Le Fanu and Stoker were both Protestants themselves, members of a ruling minority in an overwhelmingly Catholic country, and it’s impossible for me (a descendent of Protestant Irish myself) not to think that Countess Karnstein and Count Dracula reflected a very real religious anxiety in their creators.

It’s in Joyce’s The Dead where this combustible mix of sexual and religious anxiety manifests as an “impalpable and vindictive being … gathering forces … in its vague world” that haunts good middle-class Dubliner Gabriel Conroy. In the story, Gabriel and wife Gretta go to a party thrown by Gabriel’s aunts. During a dance, Gabriel is accosted by an Irish nationalist named Miss Ivors, who chides him for writing for a Unionist newspaper and not knowing his own country better, and pushes him to join her and Gretta on a trip to the Gaelic-speaking Aran Islands in the West.  His aunts also discuss visiting a Trappist monastery, where the monks are believed to sleep in coffins (Le Fanu and Stoker surely heard of this same monastery, too, and I wonder how much that image of Catholic monks sleeping and waking in coffins informed their visions of Carmilla and Dracula’s resting places).

After the party, Gabriel is stoked to get hot and heavy, but Gretta is too distracted and distraught after hearing an old song that a dead boyfriend, Michael Furey, once sang for her when she lived in Galway in the West. Gabriel’s own sexual and religious anxieties come together in the specter of Furey, this romantic Catholic boy from the Gaelic West, who loved his wife.

Le Fanu and Stoker turned their anxieties–about death, women’s sexuality, and their own religious heritage–into implacable blood-sucking creatures of the night who haunt our pop culture today. It’s fitting that the lapsed Catholic Joyce turned his own anxieties (Michael Furey was based on a real boy who’d courted Nora Joyce) into a haunting story of love, death, and sympathy.

In the end, Gabriel doesn’t vanquish Michael Furey–he accepts him. He can’t be destroyed like Carmilla or Dracula. Gretta’s sexuality isn’t a thing to be vindicated through violence, but simply accepted. Gabriel drifts off to sleep after having a vision of Michael Furey’s spirit and other members of the “vast hosts of the dead.” He decides, in his final moments of consciousness, to take a trip to the Gaelic West with Gretta and the nationalist Miss Ivors, as snow falls over Ireland: on Dubliner and Westerner, Catholic and Protestant, and upon all the living and the Undead.

Let’s all (pretend to) go to Paris!

Do you ever find yourself sitting around on a slow Saturday afternoon wondering what it would have been like to visit Paris a century ago? 

Of course you do. Who hasn’t? And normally it’s so hard to find a way to satisfy your curiosity, but not Saturday, October 13 at the Moline Public Library! 

Saturday Afternoon in Paris

How We Got Here: 9 Books on the Science of Culture

Photo by claire jones on Unsplash

If you’re trying to understand why our culture is the way it is, or how we got to be this way, look no further. The nine books below will allow you to take a deep dive into our past, our present, and our potential future to learn more about how our culture developed and evolved, and where we’re headed from here.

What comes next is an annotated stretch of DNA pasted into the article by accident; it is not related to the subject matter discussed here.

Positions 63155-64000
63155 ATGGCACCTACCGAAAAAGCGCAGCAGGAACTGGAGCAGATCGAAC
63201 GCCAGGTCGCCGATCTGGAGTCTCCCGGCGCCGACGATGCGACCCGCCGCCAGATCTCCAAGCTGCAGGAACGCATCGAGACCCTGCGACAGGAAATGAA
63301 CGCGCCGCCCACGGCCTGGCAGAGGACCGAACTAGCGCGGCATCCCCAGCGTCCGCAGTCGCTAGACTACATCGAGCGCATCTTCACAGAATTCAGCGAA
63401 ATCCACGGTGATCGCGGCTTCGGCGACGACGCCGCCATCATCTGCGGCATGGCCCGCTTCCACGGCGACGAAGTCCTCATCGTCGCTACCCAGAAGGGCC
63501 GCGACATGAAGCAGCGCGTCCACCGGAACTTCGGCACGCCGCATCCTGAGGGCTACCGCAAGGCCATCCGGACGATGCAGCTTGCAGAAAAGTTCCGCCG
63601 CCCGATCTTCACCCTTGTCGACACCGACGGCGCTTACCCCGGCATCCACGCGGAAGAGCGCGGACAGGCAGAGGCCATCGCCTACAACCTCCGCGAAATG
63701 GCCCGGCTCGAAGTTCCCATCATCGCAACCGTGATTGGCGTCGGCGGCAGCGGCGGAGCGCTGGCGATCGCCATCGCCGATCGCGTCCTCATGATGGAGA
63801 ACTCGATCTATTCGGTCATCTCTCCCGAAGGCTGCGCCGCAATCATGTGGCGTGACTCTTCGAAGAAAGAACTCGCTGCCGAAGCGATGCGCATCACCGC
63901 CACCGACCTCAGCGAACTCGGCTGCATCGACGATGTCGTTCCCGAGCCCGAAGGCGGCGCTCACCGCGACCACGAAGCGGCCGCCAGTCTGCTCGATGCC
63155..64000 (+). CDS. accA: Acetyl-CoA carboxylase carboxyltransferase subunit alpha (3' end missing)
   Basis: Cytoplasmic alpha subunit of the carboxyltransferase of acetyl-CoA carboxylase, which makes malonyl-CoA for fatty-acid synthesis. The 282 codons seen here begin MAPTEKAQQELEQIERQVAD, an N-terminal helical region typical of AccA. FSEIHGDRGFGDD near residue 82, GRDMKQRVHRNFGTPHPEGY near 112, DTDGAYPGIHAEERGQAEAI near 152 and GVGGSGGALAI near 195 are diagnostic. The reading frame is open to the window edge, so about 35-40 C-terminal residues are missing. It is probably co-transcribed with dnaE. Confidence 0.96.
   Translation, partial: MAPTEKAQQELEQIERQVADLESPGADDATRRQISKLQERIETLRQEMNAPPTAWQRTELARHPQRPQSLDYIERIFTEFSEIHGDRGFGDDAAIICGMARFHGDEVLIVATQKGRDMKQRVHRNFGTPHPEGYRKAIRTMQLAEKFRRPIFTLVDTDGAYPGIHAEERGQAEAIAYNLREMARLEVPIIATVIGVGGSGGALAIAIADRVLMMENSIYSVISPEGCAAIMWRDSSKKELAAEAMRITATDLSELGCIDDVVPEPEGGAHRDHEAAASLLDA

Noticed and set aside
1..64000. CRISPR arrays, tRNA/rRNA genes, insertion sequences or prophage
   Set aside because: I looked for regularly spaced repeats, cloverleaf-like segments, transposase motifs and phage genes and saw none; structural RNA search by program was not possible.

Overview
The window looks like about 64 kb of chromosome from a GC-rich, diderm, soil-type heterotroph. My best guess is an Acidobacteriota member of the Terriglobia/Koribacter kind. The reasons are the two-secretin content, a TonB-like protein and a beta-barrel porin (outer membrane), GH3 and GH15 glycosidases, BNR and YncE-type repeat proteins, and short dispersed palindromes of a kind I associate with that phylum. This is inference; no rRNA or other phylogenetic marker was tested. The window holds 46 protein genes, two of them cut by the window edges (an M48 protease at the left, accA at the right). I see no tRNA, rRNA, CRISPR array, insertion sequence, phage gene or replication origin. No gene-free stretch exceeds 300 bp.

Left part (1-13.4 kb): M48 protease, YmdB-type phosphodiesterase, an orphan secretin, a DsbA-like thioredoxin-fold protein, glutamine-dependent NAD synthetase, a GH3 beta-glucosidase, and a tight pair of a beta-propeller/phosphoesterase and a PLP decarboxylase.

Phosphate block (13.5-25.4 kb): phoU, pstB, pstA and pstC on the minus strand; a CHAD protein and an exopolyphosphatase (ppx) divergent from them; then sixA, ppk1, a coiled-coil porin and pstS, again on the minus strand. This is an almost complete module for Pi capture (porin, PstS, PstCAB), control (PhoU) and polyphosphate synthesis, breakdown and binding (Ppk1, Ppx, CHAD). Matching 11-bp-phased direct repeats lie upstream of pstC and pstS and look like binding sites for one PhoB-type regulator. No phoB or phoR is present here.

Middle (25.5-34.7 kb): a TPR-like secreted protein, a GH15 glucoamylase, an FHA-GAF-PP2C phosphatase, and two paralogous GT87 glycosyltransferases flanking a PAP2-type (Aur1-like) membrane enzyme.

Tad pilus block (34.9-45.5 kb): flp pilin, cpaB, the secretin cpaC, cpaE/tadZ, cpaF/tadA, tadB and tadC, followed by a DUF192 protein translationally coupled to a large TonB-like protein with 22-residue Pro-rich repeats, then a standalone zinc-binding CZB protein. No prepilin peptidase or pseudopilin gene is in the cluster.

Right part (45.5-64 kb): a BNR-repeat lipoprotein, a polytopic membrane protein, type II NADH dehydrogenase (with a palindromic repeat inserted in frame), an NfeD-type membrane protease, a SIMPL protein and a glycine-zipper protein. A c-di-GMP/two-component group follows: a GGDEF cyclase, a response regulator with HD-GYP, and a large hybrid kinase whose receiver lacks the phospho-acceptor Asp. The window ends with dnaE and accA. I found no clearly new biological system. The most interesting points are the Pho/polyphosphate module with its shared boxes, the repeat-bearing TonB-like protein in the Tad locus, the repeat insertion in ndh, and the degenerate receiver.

The cover of the book The Efficiency ParadoxThe Efficiency Paradox
Edward Tenner
Our culture today can’t get enough of efficiency – it’s everywhere we turn. From algorithms to multitasking, the sharing economy, and life hacks, we are always looking for ways to maximize our productivity in less time, in both our professional and personal lives. But is this the right path for our future? The Efficiency Paradox questions our ingrained assumptions about efficiency and offers us new ways to learn from the random and unexpected.

 

The cover of the book The Wizard and the ProphetThe Wizard and the Prophet
Charles C. Mann
From the bestselling, award-winning author of 1491 and 1493, The Wizard and the Prophet is a clever portrait of two lesser-known twentieth-century scientists, Norman Borlaug and William Vogt, whose opposing views shaped our understanding of the world. In forty years, Earth’s population will reach ten billion. Borlaug and Vogt had different solutions to this problem – Charles C. Mann describes them here, and provides an insightful analysis on how we can continue to thrive on an increasingly crowded Earth.

 

The cover of the book The Evolution of BeautyThe Evolution of Beauty
Richard O. Prum
Named a best book of the year by The New York Times Book Review, the Smithsonian, and the Wall Street Journal, The Evolution of Beauty is a stunning re-imagining of Darwin’s theory of Evolution. Yale University ornithologist Richard Prum makes the argument that adaptation by natural selection is not the only factor that plays a role in what we see in nature. Richard makes the case for the theory of sexual selection, stating that it is a driving force behind evolutionary change and the reason we are the way we are today.

 

The cover of the book The Strange Order of ThingsThe Strange Order of Things
Antonio Damasio
In The Strange Order of Things, Antonio Damasio takes a look at homeostasis – the condition of equilibrium that regulates human physiology – to prove that we descend biologically, psychologically, and even socially from a long lineage that begins with single living cells and other primitive life-forms. The Strange Order of Things gives us a new way of comprehending the world and our place in it.

 

The cover of the book Enlightenment NowEnlightenment Now
Steven Pinker